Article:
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What Does a PEO Stand For?

what does peo stand for

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Key Takeaways

1. PEO stands for ‘Professional Employer Organization’, a company providing key HR and compliance services for businesses in growth-mode, both domestically and internationally.

2. All PEOs usually have a range of “core” services that are similar, plus a range of other non-standard services that are specific to individual PEOs and jurisdictions. 

3. With a PEO or Global PEO solution, a PEO becomes the legal employer for your workforce, taking over compliance, tax, and payroll responsibilities. However, the workers still operate at the direction of your company on a day-to-day basis.  

4. Benefits of PEO solutions include fast-tracked entry to foreign markets, more cost-effective expansion, and assurance of full legal compliance. 

“PEO” refers to “Professional Employer Organization,” a firm that provides comprehensive co-employment and employer of record services, particularly beneficial for businesses aiming to penetrate international markets.

A PEO assumes responsibility for the vast array of human resources and administrative tasks associated with managing a global workforce. This is particularly advantageous for companies like yours looking to expand internationally without the daunting challenge of navigating unfamiliar legal, regulatory, and cultural landscapes.

In this guide, we will explore the concept of a PEO, elucidating its role in various domains, including human resources, payroll, insurance, and benefits administration. Furthermore, we will demonstrate how leveraging a PEO’s services can facilitate the rapid hiring and deployment of employees in new operational territories, thereby accelerating your business’s international growth.

What Is a Peo and What Does It Stand For?

A Professional Employer Organization (PEO) provides comprehensive HR and employment management services to businesses ranging from startups to large international corporations. Services include recruitment, payroll management, and employee benefits administration.

Essentially, a PEO acts as an ’employer’ to a client company’s workforce, particularly when the company lacks the resources or expertise to manage employee services. This is done through ‘co-employment’ or as an ’employer of record’.

In the context of international expansion, utilizing a PEO allows businesses to swiftly access new markets and reap the benefits of an international workforce without the burdens of establishing a foreign entity, navigating legal compliance, or dealing with extensive administrative tasks. This facilitation typically occurs via co-employment or an employer-of-record arrangement.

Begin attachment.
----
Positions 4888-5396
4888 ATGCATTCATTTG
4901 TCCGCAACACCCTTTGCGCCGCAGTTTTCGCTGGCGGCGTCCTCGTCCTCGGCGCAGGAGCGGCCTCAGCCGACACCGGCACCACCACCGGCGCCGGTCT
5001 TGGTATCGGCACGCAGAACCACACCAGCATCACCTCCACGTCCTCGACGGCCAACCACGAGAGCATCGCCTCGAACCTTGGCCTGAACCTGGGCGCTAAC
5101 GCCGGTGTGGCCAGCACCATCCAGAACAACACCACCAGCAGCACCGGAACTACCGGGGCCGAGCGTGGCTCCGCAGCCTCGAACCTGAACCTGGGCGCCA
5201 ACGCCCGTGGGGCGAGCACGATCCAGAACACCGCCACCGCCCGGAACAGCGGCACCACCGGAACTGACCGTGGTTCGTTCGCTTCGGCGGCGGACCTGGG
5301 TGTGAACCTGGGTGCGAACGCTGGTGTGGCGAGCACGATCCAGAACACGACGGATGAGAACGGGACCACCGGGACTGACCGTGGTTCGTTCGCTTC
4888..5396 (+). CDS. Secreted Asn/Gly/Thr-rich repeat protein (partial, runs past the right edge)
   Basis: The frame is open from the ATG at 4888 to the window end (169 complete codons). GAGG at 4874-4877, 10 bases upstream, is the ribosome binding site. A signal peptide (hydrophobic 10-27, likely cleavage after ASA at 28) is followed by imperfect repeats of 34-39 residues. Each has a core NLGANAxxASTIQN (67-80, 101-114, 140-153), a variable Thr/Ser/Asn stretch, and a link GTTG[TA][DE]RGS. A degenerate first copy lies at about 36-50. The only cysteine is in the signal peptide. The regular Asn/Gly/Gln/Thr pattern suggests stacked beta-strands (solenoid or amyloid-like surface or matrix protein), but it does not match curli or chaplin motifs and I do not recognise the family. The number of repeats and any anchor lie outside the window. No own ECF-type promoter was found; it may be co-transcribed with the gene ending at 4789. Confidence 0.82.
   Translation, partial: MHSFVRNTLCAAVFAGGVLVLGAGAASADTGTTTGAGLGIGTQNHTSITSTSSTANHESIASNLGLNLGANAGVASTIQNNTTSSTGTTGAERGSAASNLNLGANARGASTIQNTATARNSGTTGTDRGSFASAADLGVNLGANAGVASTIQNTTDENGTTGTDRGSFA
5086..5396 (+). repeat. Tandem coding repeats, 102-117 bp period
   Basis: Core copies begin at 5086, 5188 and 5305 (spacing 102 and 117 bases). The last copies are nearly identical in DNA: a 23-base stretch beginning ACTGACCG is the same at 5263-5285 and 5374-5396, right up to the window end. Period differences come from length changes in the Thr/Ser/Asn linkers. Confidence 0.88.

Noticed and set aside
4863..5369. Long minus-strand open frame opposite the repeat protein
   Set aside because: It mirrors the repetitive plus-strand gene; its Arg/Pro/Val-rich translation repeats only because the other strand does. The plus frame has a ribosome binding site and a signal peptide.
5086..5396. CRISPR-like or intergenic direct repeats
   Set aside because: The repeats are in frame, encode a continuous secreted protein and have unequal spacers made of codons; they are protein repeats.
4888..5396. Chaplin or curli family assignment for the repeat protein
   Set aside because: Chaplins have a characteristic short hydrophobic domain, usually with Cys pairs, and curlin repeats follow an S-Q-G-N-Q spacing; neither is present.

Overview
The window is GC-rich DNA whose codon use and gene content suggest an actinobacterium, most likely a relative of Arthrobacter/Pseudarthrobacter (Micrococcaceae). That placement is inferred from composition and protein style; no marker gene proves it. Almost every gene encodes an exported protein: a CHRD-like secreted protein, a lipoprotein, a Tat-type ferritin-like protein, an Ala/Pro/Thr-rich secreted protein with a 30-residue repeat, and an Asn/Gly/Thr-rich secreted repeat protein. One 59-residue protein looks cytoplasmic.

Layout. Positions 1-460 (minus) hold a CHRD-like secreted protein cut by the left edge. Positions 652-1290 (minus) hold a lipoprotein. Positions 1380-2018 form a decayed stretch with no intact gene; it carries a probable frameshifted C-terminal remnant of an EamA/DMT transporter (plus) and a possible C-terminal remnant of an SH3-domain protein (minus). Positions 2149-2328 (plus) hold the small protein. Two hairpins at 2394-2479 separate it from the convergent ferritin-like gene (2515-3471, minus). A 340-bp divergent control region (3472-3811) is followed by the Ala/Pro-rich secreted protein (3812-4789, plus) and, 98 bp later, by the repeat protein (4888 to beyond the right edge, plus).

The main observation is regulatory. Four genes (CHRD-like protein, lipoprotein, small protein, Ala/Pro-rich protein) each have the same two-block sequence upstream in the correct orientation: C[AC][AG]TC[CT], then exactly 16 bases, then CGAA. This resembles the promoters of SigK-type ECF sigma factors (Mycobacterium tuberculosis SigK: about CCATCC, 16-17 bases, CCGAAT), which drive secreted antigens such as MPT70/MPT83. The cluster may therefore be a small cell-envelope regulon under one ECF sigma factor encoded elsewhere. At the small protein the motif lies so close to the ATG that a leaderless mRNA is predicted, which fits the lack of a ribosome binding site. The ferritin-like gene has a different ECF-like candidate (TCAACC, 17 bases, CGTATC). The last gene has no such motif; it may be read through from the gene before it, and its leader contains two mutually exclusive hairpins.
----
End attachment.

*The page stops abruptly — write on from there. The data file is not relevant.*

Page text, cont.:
Does Peo Mean the Same Thing as Co-employment?

Co-employment is a work arrangement where two companies (in this case, the client business and the PEO) have obligations as an employer.

Co-employment is one way in which a PEO can operate: When PEOs act as co-employers for employees, the client business typically retains responsibility for managing these employees’ day-to-day job duties and functions.

Meanwhile, the PEO manages functions like payroll, preparing taxes, and human resources. Because the PEO has certain obligations to these employees, it means that these people are technically employed by both the PEO and the client business.

Most PEOs are large firms, which means that they can tap into a whole range of benefits for those employees that wouldn’t otherwise be available. Some examples of common employee benefits that are available in a co-employment arrangement include:

  1. Medical and dental care
  2. Retirement plans
  3. Competitive pension schemes
  4. Short-term and long-term disability insurance
  5. Educational programs & assistance
  6. Enterprise training programs.

And because the PEO can access these on behalf of the client company, there’s no need to do things like negotiate rates and terms or manage employee enrollment.

Does PEO Mean the Same Thing as Employer of Record (EOR)?

An alternative to co-employment is the “Employer of Record” (EOR) model, where a Professional Employer Organization (PEO) acts as the primary employer for a client’s employees within a specific jurisdiction. This is particularly useful when the client company wants to quickly expand into new territories without establishing a legal entity.

An EOR is a third-party organization, often a PEO, that undertakes the responsibility of hiring and managing employees, including providing compliant employment contracts, whether fixed-term or indefinite. Unlike co-employment, the EOR assumes full responsibility for all employment aspects and associated formalities.

Engaging an EOR allows companies to swiftly and legally onboard an international workforce without forming a local subsidiary, thus avoiding potential breaches of local employment laws and norms.


For more detailed insights into how EORs operate and their benefits, you can explore further into “What Is an Employer of Record and How Does It Work?